The top four clubs in England are set to enjoy a new European pay-day that will enable them to pull further away from their domestic rivals.
The cost of the UK broadcasting rights for the Champions League is expected to rise by more than 25% - and much of that will be passed on to those English clubs that qualify for the group stage of the competition.
UEFA's deadline for bids for the rights passed today with the BBC, ITV, Sky and Setanta all understood to have thrown their hats into the ring.
The current ITV and Sky deals are understood to be worth just under £90million a year, and it is thought that the successful bidders will have to pay around £125million to clinch the next deal, which is to run from 2009 to 2012.
However, Dan Jones, partner in the Sports Business Group, said any extra disparity will be offset by the huge value of the Premier League television contracts - the current deals which run until 2010 are worth £2.2billion.
Jones said: "It is going to mean more money for those clubs participating in the Champions League although it is not an exact relationship between the value of the broadcasting deals and the clubs' income.
"It does mean that the gap between those in the Champions League and the rest will grow, but the extent of that will be very much offset by the increase in Premier League rights which is spread across all 20 clubs.
"I don't expect it to make a massive difference to our domestic market because there is already a gap, and that should not change dramatically."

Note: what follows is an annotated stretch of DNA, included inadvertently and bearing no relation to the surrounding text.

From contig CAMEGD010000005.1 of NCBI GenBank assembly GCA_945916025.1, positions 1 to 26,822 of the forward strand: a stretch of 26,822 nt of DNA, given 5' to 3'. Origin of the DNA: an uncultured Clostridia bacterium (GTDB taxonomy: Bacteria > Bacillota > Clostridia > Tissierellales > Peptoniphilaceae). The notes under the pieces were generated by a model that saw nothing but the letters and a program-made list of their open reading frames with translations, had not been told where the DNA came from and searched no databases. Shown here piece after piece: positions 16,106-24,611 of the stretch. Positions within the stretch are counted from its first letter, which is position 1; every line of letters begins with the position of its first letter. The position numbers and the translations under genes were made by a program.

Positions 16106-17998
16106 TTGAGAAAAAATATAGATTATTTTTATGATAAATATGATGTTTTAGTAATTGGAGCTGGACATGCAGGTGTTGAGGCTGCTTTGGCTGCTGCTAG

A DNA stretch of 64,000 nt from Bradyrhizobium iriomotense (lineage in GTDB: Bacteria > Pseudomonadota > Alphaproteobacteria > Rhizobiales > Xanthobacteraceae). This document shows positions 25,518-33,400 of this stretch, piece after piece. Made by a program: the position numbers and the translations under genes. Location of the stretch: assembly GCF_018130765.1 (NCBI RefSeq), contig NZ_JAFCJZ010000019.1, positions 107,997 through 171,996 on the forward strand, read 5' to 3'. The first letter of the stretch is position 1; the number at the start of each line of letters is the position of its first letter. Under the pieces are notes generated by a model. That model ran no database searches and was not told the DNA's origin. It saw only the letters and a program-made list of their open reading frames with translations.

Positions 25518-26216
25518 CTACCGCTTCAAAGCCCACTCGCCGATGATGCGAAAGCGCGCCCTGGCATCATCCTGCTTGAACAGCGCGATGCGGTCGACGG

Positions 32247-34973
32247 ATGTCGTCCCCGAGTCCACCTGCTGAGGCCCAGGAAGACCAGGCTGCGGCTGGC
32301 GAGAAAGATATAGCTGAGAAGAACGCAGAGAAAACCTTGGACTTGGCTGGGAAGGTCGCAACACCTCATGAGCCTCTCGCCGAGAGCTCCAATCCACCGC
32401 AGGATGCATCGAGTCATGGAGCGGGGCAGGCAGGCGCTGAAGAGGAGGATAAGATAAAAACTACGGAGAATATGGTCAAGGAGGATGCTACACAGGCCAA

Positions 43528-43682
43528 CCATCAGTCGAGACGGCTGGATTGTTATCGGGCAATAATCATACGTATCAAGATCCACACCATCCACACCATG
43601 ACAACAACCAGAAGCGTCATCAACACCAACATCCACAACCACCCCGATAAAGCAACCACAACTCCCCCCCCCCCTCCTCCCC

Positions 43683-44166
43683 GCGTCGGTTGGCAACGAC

Jones said the real differences would be seen in clubs whose domestic broadcast rights were not as valuable.
"For the likes of Turkey, Scotland and Holland, the Champions League is a much bigger proportion of their revenue," he said.
Jones believes UEFA will try to keep their policy of having one free-to-air broadcaster - ITV and BBC - and one pay-TV channel - Sky or Setanta.
He said: "UEFA have enjoyed great exposure to terrestrial viewers through ITV and will want to maintain that. The great thing for them is to have this competition between the broadcasters because that should push up the price they can charge."
The BBC, however, will have to persuade UEFA that they can overcome the hurdle of not carrying advertising from UEFA's partners - currently ITV and Sky show the adverts at the beginning and end of each break.
It has been suggested that the BBC may have to pay an extra £10million if they do not carry advertising, and still promise to ensure sponsors' logos are prominently displayed.